I think that's why I never liked it when I first visited. I expected it to be like Paris, London, Tokyo, or New York. A city with lots of tourist activities that's easy to get around.  And it wasn't that.  But the more I got to know it, the more I liked it!
The moral of the story: never judge a destination by the first time you visit.
There are so many factors that determine how you feel about a place - weather, traffic, the people in your hostel, your interactions with locals - that every place always deserves a second chance.  And, yes, that even means my least favorite place in the world - Vietnam.  I would go back there if the opportunity arose.
So never count a destination out. You never know what can happen on that second visit!
#travel #traveltips #travelingcynthia

Thursday, November 8, 2018

I Think We Should Change the Definition of Travel

By Nomadic Matt

People like to think of travel as this thing you do in faraway lands. They think that travel is about getting on flights to places that don’t speak their language, have different customs, a different history, different food, and different climate.
San Diego
Photos of Cynthia Dial 

Travel is the act of going to the exotic, they say.  But I don’t agree with that definition. To me, travel is the act of going somewhere new. That can be to a country half a world away. Or, it could be to the next town over. Or, it could be simply when you explore your own town for the first eyes (the staycation).
Anywhere can be a travel destination.
When I travel, so many people tell me that I've seen more of their country than they have. I remind them they could travel their own country too. "I guess," they reply and move on to the next subject. I'm always amazed by how few people explore their own country.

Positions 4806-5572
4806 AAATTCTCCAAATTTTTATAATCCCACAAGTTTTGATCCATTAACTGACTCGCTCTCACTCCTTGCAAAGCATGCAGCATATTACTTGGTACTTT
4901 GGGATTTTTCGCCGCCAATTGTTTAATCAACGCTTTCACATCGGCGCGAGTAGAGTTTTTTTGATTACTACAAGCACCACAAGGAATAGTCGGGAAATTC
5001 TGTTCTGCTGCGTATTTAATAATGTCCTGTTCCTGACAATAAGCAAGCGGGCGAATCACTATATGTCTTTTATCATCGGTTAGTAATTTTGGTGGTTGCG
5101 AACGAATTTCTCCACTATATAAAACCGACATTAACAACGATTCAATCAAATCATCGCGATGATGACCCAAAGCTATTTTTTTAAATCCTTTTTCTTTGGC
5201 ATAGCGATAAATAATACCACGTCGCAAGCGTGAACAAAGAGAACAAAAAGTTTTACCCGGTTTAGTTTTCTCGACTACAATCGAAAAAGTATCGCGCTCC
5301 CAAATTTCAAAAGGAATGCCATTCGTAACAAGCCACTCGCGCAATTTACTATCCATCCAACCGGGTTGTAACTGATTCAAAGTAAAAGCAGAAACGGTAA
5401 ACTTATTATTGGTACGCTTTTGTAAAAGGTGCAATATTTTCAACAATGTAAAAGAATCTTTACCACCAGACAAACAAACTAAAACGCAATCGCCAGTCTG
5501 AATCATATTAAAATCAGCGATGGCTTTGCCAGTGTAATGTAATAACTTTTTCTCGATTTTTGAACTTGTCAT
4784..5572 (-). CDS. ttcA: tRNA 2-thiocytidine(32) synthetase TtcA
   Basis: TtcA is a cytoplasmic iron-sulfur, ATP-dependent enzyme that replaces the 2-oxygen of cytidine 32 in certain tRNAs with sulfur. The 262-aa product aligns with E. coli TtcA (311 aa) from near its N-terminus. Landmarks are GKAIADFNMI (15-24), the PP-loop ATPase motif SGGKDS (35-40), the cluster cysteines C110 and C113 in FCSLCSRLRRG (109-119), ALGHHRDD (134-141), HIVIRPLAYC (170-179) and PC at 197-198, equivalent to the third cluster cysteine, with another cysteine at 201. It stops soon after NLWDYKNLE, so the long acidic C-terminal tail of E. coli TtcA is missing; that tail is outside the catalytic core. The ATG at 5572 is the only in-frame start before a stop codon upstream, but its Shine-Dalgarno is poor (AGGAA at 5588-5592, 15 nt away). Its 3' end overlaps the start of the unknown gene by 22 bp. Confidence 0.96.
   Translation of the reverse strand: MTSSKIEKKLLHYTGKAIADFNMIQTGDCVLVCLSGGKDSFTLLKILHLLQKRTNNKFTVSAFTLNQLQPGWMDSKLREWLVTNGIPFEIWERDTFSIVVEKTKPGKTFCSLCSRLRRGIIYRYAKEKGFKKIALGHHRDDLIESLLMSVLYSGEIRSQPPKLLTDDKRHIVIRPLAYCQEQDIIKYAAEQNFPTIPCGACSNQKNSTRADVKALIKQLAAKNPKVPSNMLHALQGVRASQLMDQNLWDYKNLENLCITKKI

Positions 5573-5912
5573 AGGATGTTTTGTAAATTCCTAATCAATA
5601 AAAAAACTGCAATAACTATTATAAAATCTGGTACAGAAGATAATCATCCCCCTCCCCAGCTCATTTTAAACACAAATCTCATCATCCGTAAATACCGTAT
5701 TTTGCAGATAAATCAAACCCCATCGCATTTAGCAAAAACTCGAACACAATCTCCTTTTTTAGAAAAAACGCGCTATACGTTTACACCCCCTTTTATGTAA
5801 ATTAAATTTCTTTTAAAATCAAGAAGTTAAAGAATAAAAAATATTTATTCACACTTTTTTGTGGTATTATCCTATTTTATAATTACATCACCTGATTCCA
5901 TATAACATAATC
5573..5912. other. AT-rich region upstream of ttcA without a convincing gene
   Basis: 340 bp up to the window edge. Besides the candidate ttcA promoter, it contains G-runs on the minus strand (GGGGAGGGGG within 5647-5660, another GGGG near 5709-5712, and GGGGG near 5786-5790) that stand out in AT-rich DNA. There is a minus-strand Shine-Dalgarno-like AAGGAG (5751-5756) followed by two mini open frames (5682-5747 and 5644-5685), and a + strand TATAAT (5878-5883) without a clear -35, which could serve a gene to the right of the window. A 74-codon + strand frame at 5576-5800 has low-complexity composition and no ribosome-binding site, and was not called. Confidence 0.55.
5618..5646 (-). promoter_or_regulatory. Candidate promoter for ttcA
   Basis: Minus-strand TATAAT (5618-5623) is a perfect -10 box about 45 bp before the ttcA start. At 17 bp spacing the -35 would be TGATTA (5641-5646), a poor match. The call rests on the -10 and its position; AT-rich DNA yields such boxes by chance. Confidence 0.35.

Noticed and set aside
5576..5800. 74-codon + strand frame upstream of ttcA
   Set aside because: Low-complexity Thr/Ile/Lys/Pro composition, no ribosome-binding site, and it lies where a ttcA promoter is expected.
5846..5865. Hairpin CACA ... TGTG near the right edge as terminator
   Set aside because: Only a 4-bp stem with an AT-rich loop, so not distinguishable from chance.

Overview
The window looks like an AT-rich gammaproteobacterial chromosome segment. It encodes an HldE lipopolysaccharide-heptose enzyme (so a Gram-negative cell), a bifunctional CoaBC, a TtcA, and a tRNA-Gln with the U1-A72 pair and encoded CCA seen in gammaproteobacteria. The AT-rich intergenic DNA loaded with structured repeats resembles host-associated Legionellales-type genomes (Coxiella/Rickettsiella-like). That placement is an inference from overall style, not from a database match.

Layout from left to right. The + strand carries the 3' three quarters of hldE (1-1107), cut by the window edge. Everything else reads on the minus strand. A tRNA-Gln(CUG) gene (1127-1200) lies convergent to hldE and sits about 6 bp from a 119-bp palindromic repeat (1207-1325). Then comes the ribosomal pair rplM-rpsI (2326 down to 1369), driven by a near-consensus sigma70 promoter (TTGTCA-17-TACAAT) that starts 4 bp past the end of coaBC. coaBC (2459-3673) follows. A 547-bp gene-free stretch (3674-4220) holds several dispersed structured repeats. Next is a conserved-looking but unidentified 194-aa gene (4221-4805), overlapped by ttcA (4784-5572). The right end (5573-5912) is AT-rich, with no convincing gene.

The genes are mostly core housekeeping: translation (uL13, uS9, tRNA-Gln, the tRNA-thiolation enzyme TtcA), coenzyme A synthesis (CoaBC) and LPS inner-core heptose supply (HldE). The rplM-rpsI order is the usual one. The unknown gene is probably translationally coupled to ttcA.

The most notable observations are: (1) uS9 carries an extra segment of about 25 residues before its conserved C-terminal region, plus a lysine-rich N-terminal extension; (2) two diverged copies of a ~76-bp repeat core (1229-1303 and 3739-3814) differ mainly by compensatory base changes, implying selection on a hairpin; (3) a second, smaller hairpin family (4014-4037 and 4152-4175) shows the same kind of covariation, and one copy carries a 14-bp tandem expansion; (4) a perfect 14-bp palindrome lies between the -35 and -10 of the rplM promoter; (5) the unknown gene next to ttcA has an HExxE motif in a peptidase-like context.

There’s something special about being a stranger in your homeland and realizing you really don’t know much about it as you thought. We think because we’re born in a place we understand it but every country has regional differences that make it unique and, unless we travel to see and experience them, we'll never fully understand the place we call home.
Driving across my country (the U.S.) taught me a lot about it. It gave me a deep appreciation for it, the people, and the diversity within its borders. It broke down stereotypes and misconceptions I had about the different regions in the US. My time exploring my own backyard was just as important to my growth as any trip to a foreign country.
If you're on a limited budget, can't afford a flight or a trip to exotic land, or just want to do something different, don't forget that you can always travel your own country. It can be just as powerful as visiting another country.
Expand the definition of travel.
And be a stranger in your homeland!
#travel #traveltips #travelingcynthia #definitionoftravel 

Friday, November 2, 2018

Survey on Air Travel Etiquette and Comfort

Excerpted from

Air travel gets us where we need to go, but it can also make for a long, long day. As the amenities start to dwindle and the leg room gets smaller, it’s easy to get worn out and uncomfortable during a flight. In fact, our survey revealed that the average amount of time before people get uncomfortable on a flight is three hours.

Photo by Cynthia Dial

So, what do travelers do to combat this discomfort? In order to get more comfortable on a flight, many fliers will try adjusting their seat or using a travel pillow while others may kick off their shoes and socks. But is this socially acceptable? According to our survey, 64% said it’s OK to take their shoes off, and 20% said it’s OK to take your socks off to get more comfortable during a flight.

Lastly, we asked our survey to rank flying annoyances. Coming in at No. 1 with 54% of the vote was getting your seat kicked. A crying child followed seat kicking with 27% of the vote and body odor came in third with 26% of the vote. Other flying annoyances were a talkative passenger, inattentive parents, a drunk passenger, a seat pulled back or leaned on, snoring, rushing to get off the plane as soon as it gets to the gate, a reclining seat, a passenger putting their feet up, smelly food, man-spreading, a passenger removing their socks or shoes, bright screens on phones, non-service dogs, and finally in last place was dressing sloppy, which bothered just 1% of our survey.

#travel #traveltips #travelingcynthia